I took my kids to see Charlie and the Chocolate Factory the musical today. I’ve taken them to see other musicals before but this was the first one where I glimpsed how the smallest things can have the greatest impact.
Opening night had discount tickets so we got great front row seats on the cheap. It was wonderful because a) there was no one in front to be bothered by my son’s standing to get a better view, and b) they were able to see the actors and sets so clearly you felt as if you were there on stage with them. That felt especially true during the general conversations, when the actors spoke in seemingly intimate levels.
The only downside to being that close was the musical numbers were occasionally difficult to understand as you hear the orchestra pit more than the actors voices. But that was completely offset by the fact my kids could look in on the performers playing during the show.
I told my daughter, “that could be you someday if you practiced your piano hard enough.” She looked embarrassed, and said, “I could never perform on stage.”
I laughed. “You wouldn’t be preforming on stage, you’d be performing beneath the stage.”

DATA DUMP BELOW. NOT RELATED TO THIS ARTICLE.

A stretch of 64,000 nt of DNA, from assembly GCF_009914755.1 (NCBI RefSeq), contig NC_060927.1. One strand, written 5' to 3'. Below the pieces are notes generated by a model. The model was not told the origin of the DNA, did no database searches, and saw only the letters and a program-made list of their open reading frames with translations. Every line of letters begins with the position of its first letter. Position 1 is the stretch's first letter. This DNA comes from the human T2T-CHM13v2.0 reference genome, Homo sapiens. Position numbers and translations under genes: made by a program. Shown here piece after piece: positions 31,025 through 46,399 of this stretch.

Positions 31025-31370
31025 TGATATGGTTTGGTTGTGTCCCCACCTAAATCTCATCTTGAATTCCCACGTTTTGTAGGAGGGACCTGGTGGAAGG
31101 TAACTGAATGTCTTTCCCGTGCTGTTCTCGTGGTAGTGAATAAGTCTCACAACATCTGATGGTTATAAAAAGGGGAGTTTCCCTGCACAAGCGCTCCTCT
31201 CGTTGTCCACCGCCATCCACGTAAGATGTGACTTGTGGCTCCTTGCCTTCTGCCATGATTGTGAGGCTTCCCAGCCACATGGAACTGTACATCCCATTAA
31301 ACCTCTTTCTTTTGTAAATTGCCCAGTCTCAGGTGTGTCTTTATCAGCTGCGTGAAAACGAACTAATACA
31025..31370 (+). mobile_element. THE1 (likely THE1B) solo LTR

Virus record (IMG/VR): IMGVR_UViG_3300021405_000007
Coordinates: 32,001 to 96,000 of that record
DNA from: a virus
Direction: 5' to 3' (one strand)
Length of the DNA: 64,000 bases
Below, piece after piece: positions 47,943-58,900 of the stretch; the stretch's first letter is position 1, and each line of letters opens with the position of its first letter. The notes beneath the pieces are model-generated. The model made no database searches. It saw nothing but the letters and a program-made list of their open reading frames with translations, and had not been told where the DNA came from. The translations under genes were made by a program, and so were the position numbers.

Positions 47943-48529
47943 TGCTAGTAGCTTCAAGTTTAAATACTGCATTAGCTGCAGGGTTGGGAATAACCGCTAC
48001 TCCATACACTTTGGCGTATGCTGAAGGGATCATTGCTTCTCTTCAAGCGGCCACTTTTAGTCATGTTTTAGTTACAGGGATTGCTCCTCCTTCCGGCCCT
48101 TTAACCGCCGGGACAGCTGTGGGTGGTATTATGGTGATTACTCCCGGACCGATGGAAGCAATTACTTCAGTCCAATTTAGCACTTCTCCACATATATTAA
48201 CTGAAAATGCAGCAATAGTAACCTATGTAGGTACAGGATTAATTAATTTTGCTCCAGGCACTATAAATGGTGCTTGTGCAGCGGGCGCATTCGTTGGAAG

She watched them for a while and then pointed excitedly. “Daddy, someone is playing piano down there!”
I smiled. “See what I told you? You could do that too.”
I’m positive she’ll remember that as one of the defining moments in her love of piano. It reminded me of the way I felt when I saw Beauty and the Beast the musical on Broadway when I was eleven. As soon as I got home, I asked my piano teacher to get me the full Broadway sheet music, and learned many of the songs by heart. I can even still play a few today (though not by memory).
My daughter said several times, “this is the best musical ever!” And both she and my son were full of smiles, especially at the end when Charlie Bucket won. My face was broken with a grin as well, sharing in their joy and loving every minute of it.
If you have kids or are just young at heart, I highly recommend the show. You won’t be disappointed.